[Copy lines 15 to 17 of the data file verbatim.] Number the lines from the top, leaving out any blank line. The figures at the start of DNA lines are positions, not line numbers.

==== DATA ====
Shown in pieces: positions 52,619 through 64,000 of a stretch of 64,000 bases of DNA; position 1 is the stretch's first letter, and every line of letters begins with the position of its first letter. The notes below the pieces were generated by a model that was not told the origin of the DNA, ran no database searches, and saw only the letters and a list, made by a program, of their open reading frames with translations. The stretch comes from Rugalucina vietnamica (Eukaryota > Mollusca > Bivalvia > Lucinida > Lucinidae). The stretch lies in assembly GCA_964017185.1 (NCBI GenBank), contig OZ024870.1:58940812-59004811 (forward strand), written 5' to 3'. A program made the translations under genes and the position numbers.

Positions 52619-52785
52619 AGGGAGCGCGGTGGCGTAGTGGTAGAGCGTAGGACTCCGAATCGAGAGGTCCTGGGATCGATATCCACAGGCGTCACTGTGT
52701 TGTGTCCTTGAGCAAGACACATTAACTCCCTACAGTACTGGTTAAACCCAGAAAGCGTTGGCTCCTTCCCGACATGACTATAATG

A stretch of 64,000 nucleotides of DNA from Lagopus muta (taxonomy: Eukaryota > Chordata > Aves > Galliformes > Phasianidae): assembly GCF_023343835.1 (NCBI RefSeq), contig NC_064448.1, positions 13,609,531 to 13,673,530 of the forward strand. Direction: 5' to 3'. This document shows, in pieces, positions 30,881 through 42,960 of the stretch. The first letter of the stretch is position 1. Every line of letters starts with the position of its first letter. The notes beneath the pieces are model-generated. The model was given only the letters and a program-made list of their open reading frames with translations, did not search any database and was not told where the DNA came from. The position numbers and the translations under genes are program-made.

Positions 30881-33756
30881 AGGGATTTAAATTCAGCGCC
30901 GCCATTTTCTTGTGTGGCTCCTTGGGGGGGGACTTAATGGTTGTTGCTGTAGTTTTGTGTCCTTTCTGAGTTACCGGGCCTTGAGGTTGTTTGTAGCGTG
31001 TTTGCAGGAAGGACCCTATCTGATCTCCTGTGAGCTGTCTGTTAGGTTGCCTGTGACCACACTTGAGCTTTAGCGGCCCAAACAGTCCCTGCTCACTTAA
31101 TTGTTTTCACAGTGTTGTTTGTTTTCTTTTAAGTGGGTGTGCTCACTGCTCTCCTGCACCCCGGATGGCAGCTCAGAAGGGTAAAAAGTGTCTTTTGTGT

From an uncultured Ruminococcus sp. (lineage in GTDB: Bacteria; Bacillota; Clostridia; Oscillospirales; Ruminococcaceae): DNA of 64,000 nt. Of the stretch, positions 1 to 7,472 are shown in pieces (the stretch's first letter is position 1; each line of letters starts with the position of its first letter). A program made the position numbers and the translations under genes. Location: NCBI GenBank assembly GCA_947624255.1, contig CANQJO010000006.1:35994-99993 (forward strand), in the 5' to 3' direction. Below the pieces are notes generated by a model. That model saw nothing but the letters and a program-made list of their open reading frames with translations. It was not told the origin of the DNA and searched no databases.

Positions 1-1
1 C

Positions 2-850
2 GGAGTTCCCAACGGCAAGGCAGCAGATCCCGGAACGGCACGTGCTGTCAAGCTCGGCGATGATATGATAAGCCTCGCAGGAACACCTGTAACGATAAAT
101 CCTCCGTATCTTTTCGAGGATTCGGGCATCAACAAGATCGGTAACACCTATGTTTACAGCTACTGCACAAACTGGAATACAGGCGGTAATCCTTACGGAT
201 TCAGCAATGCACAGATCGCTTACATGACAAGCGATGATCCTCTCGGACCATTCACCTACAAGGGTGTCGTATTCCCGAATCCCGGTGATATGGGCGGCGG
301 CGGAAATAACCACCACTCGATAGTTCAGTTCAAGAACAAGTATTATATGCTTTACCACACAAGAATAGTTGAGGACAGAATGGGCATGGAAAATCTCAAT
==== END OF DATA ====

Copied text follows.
2 GGAGTTCCCAACGGCAAGGCAGCAGATCCCGGAACGGCACGTGCTGTCAAGCTCGGCGATGATATGATAAGCCTCGCAGGAACACCTGTAACGATAAAT
101 CCTCCGTATCTTTTCGAGGATTCGGGCATCAACAAGATCGGTAACACCTATGTTTACAGCTACTGCACAAACTGGAATACAGGCGGTAATCCTTACGGAT
201 TCAGCAATGCACAGATCGCTTACATGACAAGCGATGATCCTCTCGGACCATTCACCTACAAGGGTGTCGTATTCCCGAATCCCGGTGATATGGGCGGCGG